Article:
This post was written in the Pacific after 13 days at sea – 20 March 2020
Five degrees south is nothing. Three hundred nautical miles. Less than six hundred kilometers. Five hours along the motorway.
Or 12 days at sea! It is now thirteen days since we left Bahia de Caraquez and twelve since we turned south looking for the trade winds. We only had to sail five degrees south but with no wind, wind from the wrong direction and counter currents, it all became a bit of an adventure. Today, after two weeks at sea we are at 4.5° south and we still have no real wind.
And then there is the virus panic. Our plan was 2300 miles to Easter Island, pop in to Pitcairn and then on to Gambier Island. But we received information that Pitcairn is totally closed. No landing allowed. And then a few days later we heard that Easter Island may mean waiting off shore for two weeks quarantine or may be impossible.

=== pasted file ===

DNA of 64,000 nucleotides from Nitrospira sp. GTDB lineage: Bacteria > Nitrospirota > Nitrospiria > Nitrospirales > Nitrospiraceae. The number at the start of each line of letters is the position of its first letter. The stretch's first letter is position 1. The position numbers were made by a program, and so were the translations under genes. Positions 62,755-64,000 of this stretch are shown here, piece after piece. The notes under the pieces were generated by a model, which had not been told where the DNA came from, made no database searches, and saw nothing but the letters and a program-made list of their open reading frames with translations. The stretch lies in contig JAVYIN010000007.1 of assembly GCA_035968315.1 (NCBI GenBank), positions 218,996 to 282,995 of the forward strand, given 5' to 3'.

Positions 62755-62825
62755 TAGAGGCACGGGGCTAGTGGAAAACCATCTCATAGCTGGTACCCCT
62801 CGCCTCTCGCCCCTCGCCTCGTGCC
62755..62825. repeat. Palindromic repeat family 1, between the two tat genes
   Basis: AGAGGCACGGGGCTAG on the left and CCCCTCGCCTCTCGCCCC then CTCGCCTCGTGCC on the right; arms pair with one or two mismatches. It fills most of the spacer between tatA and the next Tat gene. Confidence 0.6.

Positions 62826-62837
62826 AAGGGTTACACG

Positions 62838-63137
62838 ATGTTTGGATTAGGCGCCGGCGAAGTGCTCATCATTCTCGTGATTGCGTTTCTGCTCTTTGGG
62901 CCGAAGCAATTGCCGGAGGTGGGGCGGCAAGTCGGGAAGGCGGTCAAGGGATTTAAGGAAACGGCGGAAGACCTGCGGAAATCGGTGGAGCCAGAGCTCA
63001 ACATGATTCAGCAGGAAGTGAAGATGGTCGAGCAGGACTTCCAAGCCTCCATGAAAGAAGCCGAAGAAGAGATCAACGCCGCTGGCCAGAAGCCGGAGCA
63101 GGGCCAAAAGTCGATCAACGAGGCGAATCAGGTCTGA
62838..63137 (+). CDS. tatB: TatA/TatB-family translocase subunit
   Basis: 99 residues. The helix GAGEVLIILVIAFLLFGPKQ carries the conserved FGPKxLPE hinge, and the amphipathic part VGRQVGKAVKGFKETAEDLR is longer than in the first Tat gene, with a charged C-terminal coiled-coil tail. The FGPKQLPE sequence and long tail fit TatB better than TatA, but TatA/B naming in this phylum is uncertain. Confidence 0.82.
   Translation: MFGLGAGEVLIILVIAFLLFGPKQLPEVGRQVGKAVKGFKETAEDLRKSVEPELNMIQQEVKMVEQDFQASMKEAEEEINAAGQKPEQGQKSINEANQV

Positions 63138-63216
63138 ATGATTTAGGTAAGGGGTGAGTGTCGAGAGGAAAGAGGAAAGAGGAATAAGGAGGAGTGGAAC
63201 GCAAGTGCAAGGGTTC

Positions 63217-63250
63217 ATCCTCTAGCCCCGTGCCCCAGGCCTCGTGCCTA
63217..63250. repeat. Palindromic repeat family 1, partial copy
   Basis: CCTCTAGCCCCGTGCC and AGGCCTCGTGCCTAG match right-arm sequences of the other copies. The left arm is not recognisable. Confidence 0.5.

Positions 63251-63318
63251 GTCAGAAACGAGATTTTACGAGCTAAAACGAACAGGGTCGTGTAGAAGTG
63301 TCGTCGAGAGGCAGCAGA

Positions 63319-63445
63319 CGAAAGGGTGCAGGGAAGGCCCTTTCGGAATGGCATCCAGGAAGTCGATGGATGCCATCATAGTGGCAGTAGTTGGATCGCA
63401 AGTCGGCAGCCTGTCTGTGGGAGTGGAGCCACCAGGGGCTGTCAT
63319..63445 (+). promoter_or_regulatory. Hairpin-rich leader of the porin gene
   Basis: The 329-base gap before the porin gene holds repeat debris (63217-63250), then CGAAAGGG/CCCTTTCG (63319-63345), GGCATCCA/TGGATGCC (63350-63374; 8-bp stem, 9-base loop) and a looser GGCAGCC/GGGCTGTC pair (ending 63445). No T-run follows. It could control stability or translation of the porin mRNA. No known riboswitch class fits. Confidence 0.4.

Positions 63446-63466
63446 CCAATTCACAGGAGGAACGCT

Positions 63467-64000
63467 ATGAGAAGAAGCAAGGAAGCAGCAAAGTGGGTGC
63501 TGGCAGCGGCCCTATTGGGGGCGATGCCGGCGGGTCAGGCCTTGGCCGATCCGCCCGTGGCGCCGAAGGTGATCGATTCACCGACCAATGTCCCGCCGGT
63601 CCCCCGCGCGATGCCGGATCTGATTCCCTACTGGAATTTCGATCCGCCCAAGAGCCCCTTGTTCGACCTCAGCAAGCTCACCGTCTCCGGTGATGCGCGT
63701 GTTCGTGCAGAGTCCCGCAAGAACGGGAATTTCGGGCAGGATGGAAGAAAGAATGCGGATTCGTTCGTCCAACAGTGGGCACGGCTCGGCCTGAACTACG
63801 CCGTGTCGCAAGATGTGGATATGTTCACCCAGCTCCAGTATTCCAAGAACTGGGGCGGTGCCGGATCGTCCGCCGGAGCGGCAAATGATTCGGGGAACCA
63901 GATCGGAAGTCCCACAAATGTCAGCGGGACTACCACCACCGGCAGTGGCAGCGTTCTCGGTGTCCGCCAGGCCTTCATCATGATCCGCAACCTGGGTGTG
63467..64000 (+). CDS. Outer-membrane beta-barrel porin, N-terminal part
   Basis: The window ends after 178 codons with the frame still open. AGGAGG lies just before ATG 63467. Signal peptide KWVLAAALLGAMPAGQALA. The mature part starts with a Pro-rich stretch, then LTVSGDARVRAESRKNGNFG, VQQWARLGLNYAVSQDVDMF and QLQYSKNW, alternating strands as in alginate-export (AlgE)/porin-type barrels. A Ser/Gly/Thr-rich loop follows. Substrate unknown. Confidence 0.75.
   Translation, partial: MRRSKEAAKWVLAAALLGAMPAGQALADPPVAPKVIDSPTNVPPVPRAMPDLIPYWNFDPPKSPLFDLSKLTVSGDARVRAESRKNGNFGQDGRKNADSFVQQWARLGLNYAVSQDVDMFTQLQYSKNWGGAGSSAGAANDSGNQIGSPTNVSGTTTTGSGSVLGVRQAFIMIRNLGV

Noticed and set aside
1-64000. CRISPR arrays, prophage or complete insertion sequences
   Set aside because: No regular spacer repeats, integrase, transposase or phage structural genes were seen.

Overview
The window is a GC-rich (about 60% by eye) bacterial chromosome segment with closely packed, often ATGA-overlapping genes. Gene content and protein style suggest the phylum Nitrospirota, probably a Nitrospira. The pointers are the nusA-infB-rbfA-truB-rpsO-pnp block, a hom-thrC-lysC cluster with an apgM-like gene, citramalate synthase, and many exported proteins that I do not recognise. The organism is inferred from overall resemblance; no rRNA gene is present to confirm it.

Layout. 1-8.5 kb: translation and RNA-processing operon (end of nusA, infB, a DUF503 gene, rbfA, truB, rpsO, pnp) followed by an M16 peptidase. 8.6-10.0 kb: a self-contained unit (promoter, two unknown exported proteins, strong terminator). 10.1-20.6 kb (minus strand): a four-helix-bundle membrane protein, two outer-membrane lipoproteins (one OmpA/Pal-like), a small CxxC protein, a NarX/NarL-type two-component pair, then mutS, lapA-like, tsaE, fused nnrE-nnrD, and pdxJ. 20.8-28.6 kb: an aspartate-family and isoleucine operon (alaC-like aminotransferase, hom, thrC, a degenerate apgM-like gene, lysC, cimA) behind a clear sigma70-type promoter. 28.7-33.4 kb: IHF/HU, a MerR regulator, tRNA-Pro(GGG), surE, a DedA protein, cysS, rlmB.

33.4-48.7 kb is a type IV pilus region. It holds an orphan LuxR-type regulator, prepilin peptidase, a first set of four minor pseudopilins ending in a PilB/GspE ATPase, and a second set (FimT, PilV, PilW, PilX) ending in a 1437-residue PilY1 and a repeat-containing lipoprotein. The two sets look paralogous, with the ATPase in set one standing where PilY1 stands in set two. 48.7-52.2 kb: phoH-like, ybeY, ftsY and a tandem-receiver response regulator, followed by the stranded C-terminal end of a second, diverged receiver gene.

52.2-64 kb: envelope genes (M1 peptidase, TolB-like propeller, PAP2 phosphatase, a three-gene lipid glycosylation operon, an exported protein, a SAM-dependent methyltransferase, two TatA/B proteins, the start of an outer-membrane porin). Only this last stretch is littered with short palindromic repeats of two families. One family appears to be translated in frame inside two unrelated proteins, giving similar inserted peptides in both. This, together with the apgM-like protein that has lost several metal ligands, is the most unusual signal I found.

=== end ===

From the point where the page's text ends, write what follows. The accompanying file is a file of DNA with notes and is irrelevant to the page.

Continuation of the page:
So after six hundred miles towards Easter Island we are now turning west for the 3100 miles to the Marquesas in French Polynesia. Good that we are flexible – and well provisioned.
The Pacific is huge. After six hundred miles we have hardly started across it. After the same distance we had done a third of the Atlantic. The Pacific is also much more “lively”. An armada of fish are crossing the Pacific under our boat. They attracted a huge black ray one evening for dinner. Birds also circle us hungrily and one is sat on the bow – no idea where they come from. We drifted through a pod of massive whales and dolphins regularly show off with aerial displays. Even a turtle swam slowly up to us for a better look which just shows what great speed we are making. There are worse places to be while Corona rampages across the world.